Let’s Not Get Silly, Now

Yea, with regard to this silly thing. What hilarity, huh? How ri-di-cu-lous. Those people are kooks of the first order. Don’t they know that the way to redemption is through trusting that a dead guy who lived 2,000 years ago, was killed, rose from the dead, ascended to heaven, and built a mansion for each and every one of you (while currently seeing to its upkeep) will personally see to your arrival in heaven, where, naturally–to go along with your mansion–you’ll be walking on streets of gold?

Richard Nikoley

I'm Richard Nikoley. Free The Animal began in 2003 and as of 2021, contains 5,000 posts. I blog what I wish...from health, diet, and food to travel and lifestyle; to politics, social antagonism, expat-living location and time independent—while you sleep—income. I celebrate the audacity and hubris to live by your own exclusive authority and take your own chances. Read More


  1. erica on April 22, 2005 at 16:52


  2. Kyle Bennett on April 23, 2005 at 07:51


    He's making the tired old point that morality and purpose can come only from religion. Remove religion and people naturally revert back to their murderous, irrational natures. Why, all atheists are really just Nazis, dontchya know. Or if not Nazis themselves, then helpless sheep that will seek any authority to replace the hole left by their self- and soul-destructive rejection of the infinite love and devine wisdom of our Heavenly Father.

  3. John Sabotta on April 23, 2005 at 02:42

    Silly, silly religionists!

    Yorck: "Herr President! I have already stated that in view of the development that had been taken by the National Socialist ideology, I did…"

    Freisler [interrupting]: "did not agree! To state it exactly, you told him: Regarding the Jewish question, the extermination of the Jews did not suit you; the National Socialist concept of justice did not suit you."

    Yorck: "The essential point is the connection between all these questions, the claim by the state of total power over the citizen, with the elimination of his religious and moral obligations toward God."

    Freisler: "Tell me, where has National Socialism eliminated the moral obligation of a German? The German man, the German woman, infinitely more healthy, has infinitely deepened them. I have never heard before that it had eliminated moral obligations. And as for religion, there National Socialism is very modest. It says: Please take care of that as you please; only stay in the other world with your demands, church. For the souls, after all, will do their fluttering around in the other world. Here on earth our present life counts. Otherwise the church could concern itself with politics. So what you say is at least quite distorted; it makes no sense."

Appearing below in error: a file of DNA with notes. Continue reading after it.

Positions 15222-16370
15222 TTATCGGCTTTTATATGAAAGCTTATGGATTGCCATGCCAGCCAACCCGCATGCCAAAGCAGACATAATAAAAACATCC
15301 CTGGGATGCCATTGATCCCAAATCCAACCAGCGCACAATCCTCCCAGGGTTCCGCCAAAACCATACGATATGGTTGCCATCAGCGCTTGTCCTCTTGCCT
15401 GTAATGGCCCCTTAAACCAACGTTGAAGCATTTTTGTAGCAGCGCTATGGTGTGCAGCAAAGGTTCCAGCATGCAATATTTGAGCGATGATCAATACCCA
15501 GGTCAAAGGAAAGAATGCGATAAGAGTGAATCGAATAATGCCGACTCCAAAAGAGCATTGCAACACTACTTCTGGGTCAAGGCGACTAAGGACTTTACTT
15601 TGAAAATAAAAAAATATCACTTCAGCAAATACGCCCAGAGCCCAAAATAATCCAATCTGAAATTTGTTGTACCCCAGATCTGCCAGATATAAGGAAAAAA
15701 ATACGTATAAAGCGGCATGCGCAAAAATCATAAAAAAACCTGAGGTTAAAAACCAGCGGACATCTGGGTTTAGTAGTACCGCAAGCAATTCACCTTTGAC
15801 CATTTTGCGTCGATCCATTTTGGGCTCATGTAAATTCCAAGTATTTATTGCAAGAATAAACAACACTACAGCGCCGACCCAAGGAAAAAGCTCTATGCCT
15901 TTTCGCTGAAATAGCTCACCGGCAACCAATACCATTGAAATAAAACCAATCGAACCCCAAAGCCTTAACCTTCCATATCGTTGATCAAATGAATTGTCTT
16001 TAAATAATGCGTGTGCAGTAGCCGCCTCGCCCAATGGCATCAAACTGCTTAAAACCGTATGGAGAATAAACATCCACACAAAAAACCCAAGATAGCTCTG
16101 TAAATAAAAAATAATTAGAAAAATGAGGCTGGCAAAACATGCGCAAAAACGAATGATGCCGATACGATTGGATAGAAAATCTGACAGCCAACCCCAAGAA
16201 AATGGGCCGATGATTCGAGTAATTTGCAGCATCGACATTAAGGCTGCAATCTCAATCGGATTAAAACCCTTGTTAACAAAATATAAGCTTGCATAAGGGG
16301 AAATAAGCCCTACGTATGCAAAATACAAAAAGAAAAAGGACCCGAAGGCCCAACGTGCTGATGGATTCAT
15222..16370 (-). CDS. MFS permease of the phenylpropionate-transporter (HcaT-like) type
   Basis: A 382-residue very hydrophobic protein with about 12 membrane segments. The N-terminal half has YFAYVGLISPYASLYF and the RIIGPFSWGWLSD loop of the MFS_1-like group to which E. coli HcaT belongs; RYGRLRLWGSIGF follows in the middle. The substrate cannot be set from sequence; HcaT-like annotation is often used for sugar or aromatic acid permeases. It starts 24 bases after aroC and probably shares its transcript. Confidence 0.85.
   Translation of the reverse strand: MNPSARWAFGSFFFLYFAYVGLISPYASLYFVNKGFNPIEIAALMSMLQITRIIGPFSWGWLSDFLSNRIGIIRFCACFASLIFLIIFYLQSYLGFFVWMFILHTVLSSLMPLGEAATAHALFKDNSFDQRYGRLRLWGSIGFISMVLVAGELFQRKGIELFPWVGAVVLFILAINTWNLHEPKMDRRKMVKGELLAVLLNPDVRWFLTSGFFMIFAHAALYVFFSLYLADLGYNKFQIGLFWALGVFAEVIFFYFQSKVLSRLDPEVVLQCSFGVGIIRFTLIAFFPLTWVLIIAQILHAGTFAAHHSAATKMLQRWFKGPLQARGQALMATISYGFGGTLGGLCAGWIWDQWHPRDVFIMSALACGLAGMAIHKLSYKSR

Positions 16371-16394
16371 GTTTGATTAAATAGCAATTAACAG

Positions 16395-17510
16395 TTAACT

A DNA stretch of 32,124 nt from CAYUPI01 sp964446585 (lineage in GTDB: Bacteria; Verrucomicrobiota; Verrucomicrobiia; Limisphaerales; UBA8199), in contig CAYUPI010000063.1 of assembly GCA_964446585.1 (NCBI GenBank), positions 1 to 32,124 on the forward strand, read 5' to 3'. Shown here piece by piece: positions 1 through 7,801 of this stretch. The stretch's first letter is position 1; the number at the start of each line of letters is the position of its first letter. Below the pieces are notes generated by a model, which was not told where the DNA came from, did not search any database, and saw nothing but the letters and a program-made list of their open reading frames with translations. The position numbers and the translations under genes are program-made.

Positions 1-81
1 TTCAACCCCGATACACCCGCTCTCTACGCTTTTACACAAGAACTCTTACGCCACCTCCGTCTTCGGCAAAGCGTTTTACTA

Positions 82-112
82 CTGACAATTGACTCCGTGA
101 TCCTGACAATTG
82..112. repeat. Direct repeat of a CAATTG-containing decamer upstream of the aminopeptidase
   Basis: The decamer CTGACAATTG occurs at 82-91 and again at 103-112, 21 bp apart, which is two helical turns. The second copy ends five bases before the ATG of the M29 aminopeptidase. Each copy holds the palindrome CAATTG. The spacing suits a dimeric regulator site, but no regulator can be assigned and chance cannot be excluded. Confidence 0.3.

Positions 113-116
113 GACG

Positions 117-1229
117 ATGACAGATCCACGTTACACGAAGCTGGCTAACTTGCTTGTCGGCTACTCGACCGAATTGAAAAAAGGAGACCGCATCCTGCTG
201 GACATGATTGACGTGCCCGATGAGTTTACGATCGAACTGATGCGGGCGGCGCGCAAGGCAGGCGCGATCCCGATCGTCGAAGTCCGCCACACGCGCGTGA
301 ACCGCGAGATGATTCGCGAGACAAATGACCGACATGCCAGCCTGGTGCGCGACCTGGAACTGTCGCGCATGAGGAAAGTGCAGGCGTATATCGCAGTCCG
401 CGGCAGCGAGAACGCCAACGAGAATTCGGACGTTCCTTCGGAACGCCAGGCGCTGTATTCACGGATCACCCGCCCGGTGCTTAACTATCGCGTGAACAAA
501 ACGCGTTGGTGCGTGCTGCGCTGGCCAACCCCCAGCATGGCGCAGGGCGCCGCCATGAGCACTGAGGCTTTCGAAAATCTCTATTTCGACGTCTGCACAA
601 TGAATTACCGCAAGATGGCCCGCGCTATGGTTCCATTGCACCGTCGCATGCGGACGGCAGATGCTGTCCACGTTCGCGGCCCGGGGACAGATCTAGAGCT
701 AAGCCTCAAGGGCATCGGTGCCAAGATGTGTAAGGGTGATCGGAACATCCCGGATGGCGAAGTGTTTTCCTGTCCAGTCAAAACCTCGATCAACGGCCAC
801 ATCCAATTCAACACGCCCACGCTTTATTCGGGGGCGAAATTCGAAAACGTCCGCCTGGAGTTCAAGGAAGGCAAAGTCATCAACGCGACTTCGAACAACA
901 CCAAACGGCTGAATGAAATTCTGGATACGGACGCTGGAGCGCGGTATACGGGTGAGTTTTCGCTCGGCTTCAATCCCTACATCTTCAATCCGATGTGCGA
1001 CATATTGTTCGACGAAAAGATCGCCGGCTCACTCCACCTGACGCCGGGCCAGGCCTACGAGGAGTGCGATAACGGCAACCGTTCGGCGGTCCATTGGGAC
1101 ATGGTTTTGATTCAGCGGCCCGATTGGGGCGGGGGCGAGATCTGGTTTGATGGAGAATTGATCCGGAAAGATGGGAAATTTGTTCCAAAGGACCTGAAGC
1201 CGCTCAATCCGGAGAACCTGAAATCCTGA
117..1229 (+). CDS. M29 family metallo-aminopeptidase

4. Richard Nikoley on April 23, 2005 at 07:10

    And John, your point is? Exactly?

  5. Richard Nikoley on April 23, 2005 at 08:22

    Oh, _that_ point. Well, personally, I never grasped the profundity of morality and purpose until once I dumped religious mysticism. Far from leaving a vacuum, it opens up a whole new world of wonder and possibility.

    Of course, the circular reasoning going on with John's point is, as you mention, human nature is fundamentally evil, so we need the "higher" authority. But, it's religion that teaches us this. Rather self-serving, eh?

    The real point to make is that human nature is so fundamentally good that we've done quite well, on the whole, in _spite_ of religious doctrines that seek to hold everyone down.

  6. John Sabotta on April 24, 2005 at 05:30

    The Rorschach bloch of my post produces guesses at my meaning that are both unimaginative and inaccurate. Why not accuse me of blatant Gnosticism or adherence to the tenets of Falun Gong? "The Wheel of Law bears bitter fruit" as the Shadow might have said in a more interesting universe.

    I also reject the vulgar conservative notion that Christianity is the prop of public morality. I hold atheists as responsible for their actions as I do religionists; everyone is capable of knowing the difference between right and wrong. Roland Friesler was not driven to evil by atheism; he was just an evil man. Evil is not so easily explained, or explained away – and neither is good.

    I suppose I just objected to the vulgar Objectivist notion that all bad things proceed from "mysticism", although if you expand your definitions enough you can make anybody responsible for anything. "Here are two historical figures who seem to be playing opposite roles from the ones you've scripted for them – please explain how this can be?" Of course you can't explain it, because no one knows what human nature really is. As I say, I reject the vulgar notion that atheists lack a moral compass – is it too much to suggest that the opposite vulgar notion is also false?

    As for the "fundamental evil of human nature", that sounds like Manichaeism. But, really, I'm no expert on this stuff.

  7. Richard Nikoley on April 24, 2005 at 07:42

    OK, John, thanks for being more clear.

    I think that religion, in general, _is_ the "prop of public morality," as you put it. It's not that I necessarily disagree with most of the moral tenents most people hold, it's that I object to the authoritative approach to it. I agree that everyone is capable of knowing right from wrong, so why don't they go about _knowing_ it, then, rather than quoting scriptures or authorities to me?

    The source of evil is not mysticism. You're right. The source of evil is the criminal mind. But evil, through the criminal mind, only flourishes because of the mysticism of its victims.

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